|Publication number||US4251856 A|
|Application number||US 06/040,119|
|Publication date||Feb 17, 1981|
|Filing date||May 18, 1979|
|Priority date||May 18, 1979|
|Publication number||040119, 06040119, US 4251856 A, US 4251856A, US-A-4251856, US4251856 A, US4251856A|
|Inventors||Michael M. Logan|
|Original Assignee||Logan Michael M|
|Export Citation||BiBTeX, EndNote, RefMan|
|Patent Citations (12), Classifications (14)|
|External Links: USPTO, USPTO Assignment, Espacenet|
The present invention relates to image projecting devices and, more particularly, to a relatively simple and inexpensive device for creating and projecting light images having particularly appealing visual effects.
The formation and projection of light images is an art form which recently has obtained widespread popularity. Often employed in connection with a live or recorded musical performance, the projected light images add an additional dimension to the performance by stimulating the visual senses of the audience. To enhance the effect, the image generating device may be synchronized, either electronically or manually, with the music being performed.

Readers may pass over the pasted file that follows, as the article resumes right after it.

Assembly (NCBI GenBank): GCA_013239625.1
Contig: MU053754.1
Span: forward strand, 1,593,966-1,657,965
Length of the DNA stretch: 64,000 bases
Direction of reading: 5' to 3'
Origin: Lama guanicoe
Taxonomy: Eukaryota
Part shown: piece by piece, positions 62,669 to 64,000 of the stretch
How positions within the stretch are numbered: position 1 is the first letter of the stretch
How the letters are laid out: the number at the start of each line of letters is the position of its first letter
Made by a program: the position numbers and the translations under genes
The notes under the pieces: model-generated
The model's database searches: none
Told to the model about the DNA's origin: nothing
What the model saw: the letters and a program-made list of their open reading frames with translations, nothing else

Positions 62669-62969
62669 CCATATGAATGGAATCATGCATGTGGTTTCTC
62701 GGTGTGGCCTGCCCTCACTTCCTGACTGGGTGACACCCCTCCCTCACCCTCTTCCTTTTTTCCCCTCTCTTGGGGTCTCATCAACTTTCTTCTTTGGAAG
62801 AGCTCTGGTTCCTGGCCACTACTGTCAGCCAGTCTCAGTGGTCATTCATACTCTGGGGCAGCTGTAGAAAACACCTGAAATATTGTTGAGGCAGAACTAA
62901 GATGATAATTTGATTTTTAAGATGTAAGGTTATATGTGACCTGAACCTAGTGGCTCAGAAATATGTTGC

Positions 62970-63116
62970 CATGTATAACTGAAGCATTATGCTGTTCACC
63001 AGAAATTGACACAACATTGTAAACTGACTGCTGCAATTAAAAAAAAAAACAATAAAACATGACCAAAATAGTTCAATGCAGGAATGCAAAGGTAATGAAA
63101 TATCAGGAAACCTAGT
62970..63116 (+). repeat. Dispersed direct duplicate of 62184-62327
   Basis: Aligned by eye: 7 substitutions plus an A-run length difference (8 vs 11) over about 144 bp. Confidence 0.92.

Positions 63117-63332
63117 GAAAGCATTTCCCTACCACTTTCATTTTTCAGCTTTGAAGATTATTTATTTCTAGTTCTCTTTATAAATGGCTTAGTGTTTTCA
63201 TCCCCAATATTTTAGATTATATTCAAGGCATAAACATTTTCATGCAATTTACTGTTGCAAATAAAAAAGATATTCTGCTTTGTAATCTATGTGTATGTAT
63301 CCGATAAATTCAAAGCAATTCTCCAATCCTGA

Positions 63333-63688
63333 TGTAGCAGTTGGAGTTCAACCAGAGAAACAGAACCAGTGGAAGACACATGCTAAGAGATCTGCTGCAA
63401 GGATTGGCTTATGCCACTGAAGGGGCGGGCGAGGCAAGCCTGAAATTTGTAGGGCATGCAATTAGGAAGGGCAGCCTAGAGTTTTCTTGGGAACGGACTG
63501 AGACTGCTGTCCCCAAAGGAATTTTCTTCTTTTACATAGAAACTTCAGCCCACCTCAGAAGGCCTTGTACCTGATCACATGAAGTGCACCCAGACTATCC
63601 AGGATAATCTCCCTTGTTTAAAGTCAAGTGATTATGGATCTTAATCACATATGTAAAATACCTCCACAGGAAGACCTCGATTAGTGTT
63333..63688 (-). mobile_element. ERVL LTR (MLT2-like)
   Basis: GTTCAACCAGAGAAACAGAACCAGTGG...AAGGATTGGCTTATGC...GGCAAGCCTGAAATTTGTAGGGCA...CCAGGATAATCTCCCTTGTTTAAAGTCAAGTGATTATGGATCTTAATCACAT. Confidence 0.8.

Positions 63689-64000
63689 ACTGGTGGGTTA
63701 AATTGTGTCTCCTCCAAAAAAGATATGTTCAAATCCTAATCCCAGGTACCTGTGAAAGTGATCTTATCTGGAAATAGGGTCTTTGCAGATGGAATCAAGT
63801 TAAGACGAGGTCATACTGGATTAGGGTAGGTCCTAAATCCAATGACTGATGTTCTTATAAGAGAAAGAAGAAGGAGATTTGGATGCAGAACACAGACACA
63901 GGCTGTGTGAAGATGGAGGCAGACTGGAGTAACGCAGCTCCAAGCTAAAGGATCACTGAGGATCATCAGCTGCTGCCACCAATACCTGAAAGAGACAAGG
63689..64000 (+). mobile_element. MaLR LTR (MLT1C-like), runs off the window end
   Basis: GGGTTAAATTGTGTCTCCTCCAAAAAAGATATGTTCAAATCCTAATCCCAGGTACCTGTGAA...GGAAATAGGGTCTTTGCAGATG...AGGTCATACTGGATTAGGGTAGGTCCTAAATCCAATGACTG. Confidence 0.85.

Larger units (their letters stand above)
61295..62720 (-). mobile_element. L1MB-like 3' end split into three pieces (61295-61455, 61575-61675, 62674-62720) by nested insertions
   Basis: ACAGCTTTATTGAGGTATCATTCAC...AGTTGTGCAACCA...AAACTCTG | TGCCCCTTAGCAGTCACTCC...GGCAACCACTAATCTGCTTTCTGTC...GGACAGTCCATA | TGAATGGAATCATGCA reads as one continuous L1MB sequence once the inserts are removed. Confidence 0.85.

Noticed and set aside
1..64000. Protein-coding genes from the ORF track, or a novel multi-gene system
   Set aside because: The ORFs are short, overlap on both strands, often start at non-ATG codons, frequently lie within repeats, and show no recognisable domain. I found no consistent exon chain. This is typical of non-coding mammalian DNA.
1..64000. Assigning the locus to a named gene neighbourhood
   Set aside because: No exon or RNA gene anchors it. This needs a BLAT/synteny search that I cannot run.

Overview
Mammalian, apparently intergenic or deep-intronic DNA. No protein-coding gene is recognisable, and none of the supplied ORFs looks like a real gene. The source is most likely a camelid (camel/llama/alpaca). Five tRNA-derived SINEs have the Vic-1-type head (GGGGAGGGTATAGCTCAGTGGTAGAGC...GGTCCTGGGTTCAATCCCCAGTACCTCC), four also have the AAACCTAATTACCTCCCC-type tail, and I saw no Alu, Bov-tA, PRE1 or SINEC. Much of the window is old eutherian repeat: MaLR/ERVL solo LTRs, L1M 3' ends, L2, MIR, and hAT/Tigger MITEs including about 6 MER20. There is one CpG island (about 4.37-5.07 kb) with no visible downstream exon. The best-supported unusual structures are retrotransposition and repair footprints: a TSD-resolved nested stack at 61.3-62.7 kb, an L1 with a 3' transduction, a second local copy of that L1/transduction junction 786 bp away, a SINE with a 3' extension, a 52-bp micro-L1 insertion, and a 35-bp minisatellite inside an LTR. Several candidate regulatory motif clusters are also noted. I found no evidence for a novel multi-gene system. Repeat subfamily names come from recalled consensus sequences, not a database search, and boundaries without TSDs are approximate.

Known equipment for creating visual effects by lighting variation and/or image generation has taken a variety of different forms. One common type employs a plurality of light sources, often of different colors, the energization of which may be electronically synchronized to either the magnitude or frequency of the music. Another common type comprises a translucent screen to diffuse light from different colored light sources energized in patterns which are either random, or related to the parameters of the music being performed. In another type, light images are projected by a device which utilizes a liquid medium through which light is passed to create the visual effects. By moving the liquid in various ways, the projected images are varied. Other types of devices employ strobe lights, the flashing of which may be random or synchronized. A recent development in this art has employed lasers to create complex projected light images which may be random or synchronized to the music.